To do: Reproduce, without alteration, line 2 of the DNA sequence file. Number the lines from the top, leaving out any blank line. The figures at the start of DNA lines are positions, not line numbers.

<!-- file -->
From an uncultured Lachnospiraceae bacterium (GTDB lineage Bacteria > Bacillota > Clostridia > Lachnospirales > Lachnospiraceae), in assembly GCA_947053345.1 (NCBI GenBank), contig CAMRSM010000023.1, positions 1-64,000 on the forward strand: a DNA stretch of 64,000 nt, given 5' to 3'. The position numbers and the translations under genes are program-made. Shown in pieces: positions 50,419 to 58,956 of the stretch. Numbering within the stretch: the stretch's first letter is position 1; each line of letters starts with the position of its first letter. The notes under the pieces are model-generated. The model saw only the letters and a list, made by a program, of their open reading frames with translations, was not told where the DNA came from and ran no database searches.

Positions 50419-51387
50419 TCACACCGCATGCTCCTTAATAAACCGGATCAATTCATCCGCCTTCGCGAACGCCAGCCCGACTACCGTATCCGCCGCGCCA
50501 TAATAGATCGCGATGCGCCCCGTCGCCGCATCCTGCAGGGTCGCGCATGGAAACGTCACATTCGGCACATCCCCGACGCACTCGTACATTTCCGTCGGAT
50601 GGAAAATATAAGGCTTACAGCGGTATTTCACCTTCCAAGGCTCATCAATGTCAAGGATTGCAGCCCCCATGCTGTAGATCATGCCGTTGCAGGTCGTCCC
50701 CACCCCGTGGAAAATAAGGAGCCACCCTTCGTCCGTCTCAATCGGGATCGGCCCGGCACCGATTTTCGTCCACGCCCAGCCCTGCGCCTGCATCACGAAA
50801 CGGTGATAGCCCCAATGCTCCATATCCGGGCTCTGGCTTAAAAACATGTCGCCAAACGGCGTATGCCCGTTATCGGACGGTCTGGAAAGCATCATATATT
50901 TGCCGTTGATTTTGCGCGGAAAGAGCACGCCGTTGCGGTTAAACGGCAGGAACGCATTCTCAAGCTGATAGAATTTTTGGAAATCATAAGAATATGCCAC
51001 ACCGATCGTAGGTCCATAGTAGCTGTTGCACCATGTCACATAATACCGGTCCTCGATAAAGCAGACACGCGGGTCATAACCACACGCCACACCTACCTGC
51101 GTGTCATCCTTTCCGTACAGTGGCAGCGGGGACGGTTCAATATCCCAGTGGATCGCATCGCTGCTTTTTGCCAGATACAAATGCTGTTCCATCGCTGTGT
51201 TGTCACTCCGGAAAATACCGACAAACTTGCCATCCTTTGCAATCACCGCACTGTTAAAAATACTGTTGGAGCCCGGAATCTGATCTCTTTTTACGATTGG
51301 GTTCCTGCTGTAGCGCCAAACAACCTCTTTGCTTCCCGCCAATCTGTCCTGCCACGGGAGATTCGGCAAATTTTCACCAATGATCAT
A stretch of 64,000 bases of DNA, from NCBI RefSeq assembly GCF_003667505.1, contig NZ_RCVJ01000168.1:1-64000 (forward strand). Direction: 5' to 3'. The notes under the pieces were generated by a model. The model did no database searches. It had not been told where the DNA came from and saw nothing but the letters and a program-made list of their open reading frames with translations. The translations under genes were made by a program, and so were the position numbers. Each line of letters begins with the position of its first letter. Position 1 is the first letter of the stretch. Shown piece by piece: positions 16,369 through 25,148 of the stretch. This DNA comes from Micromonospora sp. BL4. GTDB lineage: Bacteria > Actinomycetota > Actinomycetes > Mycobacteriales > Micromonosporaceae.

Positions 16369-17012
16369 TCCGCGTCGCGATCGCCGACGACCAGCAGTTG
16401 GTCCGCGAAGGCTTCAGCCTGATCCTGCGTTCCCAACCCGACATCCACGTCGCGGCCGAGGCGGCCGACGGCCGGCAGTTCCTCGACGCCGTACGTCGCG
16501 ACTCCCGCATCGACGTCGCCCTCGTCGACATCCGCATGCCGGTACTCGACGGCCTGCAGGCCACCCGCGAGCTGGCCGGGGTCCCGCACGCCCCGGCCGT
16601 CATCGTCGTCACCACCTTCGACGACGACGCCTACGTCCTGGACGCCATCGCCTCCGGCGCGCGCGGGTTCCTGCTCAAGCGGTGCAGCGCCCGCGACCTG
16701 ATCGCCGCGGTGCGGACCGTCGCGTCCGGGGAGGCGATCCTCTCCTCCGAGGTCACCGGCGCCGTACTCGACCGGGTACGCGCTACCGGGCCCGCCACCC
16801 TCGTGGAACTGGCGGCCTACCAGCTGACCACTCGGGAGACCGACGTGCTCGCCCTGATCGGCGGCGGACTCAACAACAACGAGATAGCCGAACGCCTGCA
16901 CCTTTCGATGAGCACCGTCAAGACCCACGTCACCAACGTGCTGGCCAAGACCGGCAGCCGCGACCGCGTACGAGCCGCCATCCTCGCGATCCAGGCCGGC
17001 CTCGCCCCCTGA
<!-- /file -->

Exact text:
Positions 50419-51387